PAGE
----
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What is Open Banking and how will it affect payments in the future?

Intro to Open Banking 

Perhaps you’ve heard of Open Banking in recent months. Although not an entirely new concept, it is a financial service that is becoming more mainstream outside financial circles.

Open Banking is a highly-regulated way that consumers can share secure access to banking information, so that banks and financial institutions (lenders, payment service providers, etc.) can offer personalised services to them. Examples of these services include: budgeting, account aggregation, form filling, instant payments and more.

With Open Banking, banks, financial institutions open up their financial data to each other using application programming interfaces (APIs). Think of an API as a secure tunnel through which information is shared—between licensed players.

The important thing to remember is that the consumer must explicitly give consent to share their information. In turn, consumers have better control over their data and more choices in a competitive and innovative market of financial services.

More competition, more innovation 

The main goals of Open Banking are to give consumers more power and choice in how they manage their finances, and to give banks and financial institutions the possibility to offer more tailored services to them, using their own data.

With banks having a considerable domination and influence over the financial world for decades, Open Banking also stimulates competition and allows startups, fintechs and smaller financial institutions to find innovative ways to use this data in order to compete.


The term “open banking” is a generic term, with each market using their own terminology. For example:


  • Open Banking gives banks and financial institutions access to consumer data—but only if they have consented to it
  • Open Banking is regulated at the European level, in the Payment Services Directive 2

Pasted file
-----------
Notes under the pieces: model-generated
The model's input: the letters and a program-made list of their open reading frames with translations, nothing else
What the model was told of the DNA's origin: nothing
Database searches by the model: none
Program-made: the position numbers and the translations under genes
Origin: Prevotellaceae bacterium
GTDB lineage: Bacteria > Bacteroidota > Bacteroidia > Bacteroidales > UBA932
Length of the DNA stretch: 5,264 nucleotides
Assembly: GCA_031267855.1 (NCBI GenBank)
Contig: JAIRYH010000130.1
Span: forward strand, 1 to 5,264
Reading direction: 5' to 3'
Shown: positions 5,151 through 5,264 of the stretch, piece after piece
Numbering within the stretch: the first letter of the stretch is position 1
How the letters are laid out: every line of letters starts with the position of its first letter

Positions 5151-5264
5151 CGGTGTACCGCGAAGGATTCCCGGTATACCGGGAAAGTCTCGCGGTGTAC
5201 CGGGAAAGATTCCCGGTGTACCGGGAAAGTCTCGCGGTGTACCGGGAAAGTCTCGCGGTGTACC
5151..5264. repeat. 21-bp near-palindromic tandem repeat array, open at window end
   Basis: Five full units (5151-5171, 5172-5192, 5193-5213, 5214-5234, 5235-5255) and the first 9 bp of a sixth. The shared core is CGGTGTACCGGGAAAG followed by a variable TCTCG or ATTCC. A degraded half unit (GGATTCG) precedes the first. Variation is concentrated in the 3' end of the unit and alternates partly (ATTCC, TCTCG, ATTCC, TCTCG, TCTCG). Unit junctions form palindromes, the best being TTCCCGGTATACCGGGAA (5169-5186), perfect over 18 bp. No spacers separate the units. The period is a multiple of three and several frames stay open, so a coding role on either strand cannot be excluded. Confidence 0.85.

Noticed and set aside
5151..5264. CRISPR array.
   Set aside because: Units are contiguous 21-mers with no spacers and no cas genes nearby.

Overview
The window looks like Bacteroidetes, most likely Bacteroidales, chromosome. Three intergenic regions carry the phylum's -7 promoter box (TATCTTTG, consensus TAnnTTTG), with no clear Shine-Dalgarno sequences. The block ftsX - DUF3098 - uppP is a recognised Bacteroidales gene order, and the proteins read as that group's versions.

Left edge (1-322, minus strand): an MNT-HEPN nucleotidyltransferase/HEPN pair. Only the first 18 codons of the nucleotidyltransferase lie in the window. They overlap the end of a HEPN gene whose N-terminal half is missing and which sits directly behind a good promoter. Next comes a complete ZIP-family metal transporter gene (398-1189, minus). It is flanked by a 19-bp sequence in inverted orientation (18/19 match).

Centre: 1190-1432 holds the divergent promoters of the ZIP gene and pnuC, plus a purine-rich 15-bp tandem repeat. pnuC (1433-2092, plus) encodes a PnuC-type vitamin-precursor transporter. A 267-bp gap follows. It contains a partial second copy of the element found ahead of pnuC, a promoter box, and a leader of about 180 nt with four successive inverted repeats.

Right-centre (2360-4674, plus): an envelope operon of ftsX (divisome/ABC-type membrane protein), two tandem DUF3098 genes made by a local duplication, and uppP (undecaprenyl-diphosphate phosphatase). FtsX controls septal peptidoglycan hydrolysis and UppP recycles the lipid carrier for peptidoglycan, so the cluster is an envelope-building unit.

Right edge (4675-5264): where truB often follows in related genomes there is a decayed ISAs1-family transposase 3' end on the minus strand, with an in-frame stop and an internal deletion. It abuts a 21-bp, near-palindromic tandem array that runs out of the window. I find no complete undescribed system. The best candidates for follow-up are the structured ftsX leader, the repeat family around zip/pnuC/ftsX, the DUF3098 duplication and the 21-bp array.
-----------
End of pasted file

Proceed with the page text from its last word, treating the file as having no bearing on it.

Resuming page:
• The main goal of Open Banking is to give consumers more control over their finances and allows banks and financial institutions to offer more tailored financial services

Open Banking Services

When we talk about Open Banking, there are commonly two services that are discussed:


This service shares account information, such as transaction history or current balance. Anyone who wishes to use AIS must be licensed to do so. A licensed third-party is called an Account Information Service Provider (AISP). The lengthy and intense process ensures that only very qualified, security-conscious companies have this status. SlimPay is an AISP, which is given by the French Prudential Supervision and Resolution Authority (ACPR), the governing authority for banking and insurance industries in France.

  • How does it work? 

AIS allows consumers to have a consolidated view of their finances. This is also called account aggregation. When consumers consent to this service, they can have all their financial data in one place.

This can also be used by AISPs to simply see certain pieces of information—for example, to verify if a customer has enough money in their account for a large purchase. Potential use cases for AIS would be budgeting, account verification, risk management, lending and many others.


Read more here.

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